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NUMERICAL OPTIMIZATION OF CRYOGENIC SEPARATION OF OIL SANDS AND CLAY IN FLUIDIZED BEDS

  • Author / Creator
    Bayati, Mohsen
  • Fluidized beds offer efficient solutions for segregation of clay and bitumen pellets in the oil production industry. However, the hydrodynamics of these systems is not well-known and they are mostly operated as ``black box''. The removal of clay pellets in the mechanical separation of oil sands method, requires an efficient method of separation of the pellets. By using computational fluid dynamics (CFD), the hydrodynamics of these equipments can be studied and the affecting parameters on the flow behavior be identified. In this thesis challenges in preparation of a validated CFD model are addressed and the effects of design and operating parameters on the efficiency of the method are studied. The Eulerian-Lagrangian approach is used in the CFD simulations of a slice of the bed and results are compared to a 3D full size bed and to results from literature for validation. The first study is dedicated to the analysis of the fluidization process in a fluidized bed formed with mono-dispersed sand particles. Results of the simulations are compared against experimental data and empirical solutions. A validated and grid-converged numerical model which can present the hydrodynamics of the fluidized bed is the outcome of this study. Later, bitumen pellets are added to the fluidized bed simulations, as the third phase, to study the segregation process. Results of simulations are compared to the published experimental and analytical works. To study the effect of design and operating parameters of the fluidized bed on the segregation of particles, the density ratio of the particles is decreased to increase the sensitivity of the problem. The results of the simulations showed that the carrier phase properties, as well as the width and the height of the bed, are not affecting the final degree of the mixture. However, the rate of segregation of particles is increased by reducing the static height of the bed. Also, the model showed that there should be an optimum inlet velocity at which the rate of segregation of particles is fastest and which produces the best level of segregation of particles, as expected. Among the tested values in the current study the inlet velocity of 1.25 times the minimum fluidization velocity of the jetsam was the fastest rate of segregation and most segregated state of the mixture.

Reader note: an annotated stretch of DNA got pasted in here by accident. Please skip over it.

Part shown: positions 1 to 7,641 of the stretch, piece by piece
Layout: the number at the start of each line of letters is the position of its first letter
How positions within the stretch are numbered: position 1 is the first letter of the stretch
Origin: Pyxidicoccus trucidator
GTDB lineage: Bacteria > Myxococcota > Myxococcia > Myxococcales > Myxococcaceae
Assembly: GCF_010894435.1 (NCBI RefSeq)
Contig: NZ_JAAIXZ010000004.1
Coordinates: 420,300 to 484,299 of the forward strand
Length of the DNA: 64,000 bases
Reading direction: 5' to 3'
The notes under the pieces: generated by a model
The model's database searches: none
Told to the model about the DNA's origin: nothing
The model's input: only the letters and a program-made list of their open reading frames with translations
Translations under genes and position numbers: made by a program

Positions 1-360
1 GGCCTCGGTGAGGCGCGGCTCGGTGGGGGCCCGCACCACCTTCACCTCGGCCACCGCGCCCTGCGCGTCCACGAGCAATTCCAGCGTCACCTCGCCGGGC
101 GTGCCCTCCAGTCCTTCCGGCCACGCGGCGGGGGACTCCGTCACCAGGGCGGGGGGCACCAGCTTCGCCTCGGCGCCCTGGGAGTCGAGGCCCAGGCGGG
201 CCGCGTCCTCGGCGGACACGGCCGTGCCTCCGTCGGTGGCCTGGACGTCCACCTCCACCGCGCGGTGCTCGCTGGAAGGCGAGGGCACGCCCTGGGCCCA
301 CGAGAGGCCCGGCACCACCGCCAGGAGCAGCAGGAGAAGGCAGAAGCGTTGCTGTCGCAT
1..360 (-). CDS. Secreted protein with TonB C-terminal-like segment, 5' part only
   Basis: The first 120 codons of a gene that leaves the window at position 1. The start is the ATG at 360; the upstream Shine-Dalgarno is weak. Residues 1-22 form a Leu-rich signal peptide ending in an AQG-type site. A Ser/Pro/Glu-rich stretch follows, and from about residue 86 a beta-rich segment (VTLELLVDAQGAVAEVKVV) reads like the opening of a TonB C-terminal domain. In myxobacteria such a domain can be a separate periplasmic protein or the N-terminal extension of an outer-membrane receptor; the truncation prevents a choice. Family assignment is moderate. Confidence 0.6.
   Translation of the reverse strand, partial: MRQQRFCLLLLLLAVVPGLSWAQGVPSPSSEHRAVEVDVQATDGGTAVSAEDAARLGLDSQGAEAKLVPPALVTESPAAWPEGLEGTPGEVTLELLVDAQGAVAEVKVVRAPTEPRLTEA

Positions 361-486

• Subjects / Keywords
  • Graduation date
    2016-06
  • Type of Item
    Thesis
  • Degree
    Master of Science
  • DOI
    https://doi.org/10.7939/R3HD7P15F
  • License
    This thesis is made available by the University of Alberta Libraries with permission of the copyright owner solely for non-commercial purposes. This thesis, or any portion thereof, may not otherwise be copied or reproduced without the written consent of the copyright owner, except to the extent permitted by Canadian copyright law.
  • Language
    English
  • Institution
    University of Alberta
  • Degree level
    Master's
  • Department
    • Department of Mechanical Engineering
  • Supervisor / co-supervisor and their department(s)
    • Dr. Carlos F. Lange
  • Examining committee members and their departments
    • Dr. Alexandra Komrakova (Mechanical Engineering)
    • Dr. Rajender Gupta (Chemical and Material Engineering)